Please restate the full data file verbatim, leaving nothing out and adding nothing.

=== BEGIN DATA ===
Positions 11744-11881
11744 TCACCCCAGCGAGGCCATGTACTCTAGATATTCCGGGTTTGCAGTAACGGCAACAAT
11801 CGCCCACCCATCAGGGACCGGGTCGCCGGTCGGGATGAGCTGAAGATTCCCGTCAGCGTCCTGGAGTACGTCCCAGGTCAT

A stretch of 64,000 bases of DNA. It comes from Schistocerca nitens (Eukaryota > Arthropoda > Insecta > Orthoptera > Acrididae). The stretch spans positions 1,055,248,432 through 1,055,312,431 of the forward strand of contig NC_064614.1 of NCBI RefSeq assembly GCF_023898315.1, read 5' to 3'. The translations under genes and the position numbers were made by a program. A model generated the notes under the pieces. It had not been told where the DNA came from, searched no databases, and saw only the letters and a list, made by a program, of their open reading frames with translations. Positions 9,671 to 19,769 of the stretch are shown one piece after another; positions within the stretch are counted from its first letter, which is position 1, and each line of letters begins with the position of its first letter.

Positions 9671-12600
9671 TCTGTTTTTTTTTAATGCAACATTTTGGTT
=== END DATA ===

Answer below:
Positions 11744-11881
11744 TCACCCCAGCGAGGCCATGTACTCTAGATATTCCGGGTTTGCAGTAACGGCAACAAT
11801 CGCCCACCCATCAGGGACCGGGTCGCCGGTCGGGATGAGCTGAAGATTCCCGTCAGCGTCCTGGAGTACGTCCCAGGTCAT

A stretch of 64,000 bases of DNA. It comes from Schistocerca nitens (Eukaryota > Arthropoda > Insecta > Orthoptera > Acrididae). The stretch spans positions 1,055,248,432 through 1,055,312,431 of the forward strand of contig NC_064614.1 of NCBI RefSeq assembly GCF_023898315.1, read 5' to 3'. The translations under genes and the position numbers were made by a program. A model generated the notes under the pieces. It had not been told where the DNA came from, searched no databases, and saw only the letters and a list, made by a program, of their open reading frames with translations. Positions 9,671 to 19,769 of the stretch are shown one piece after another; positions within the stretch are counted from its first letter, which is position 1, and each line of letters begins with the position of its first letter.

Positions 9671-12600
9671 TCTGTTTTTTTTTAATGCAACATTTTGGTT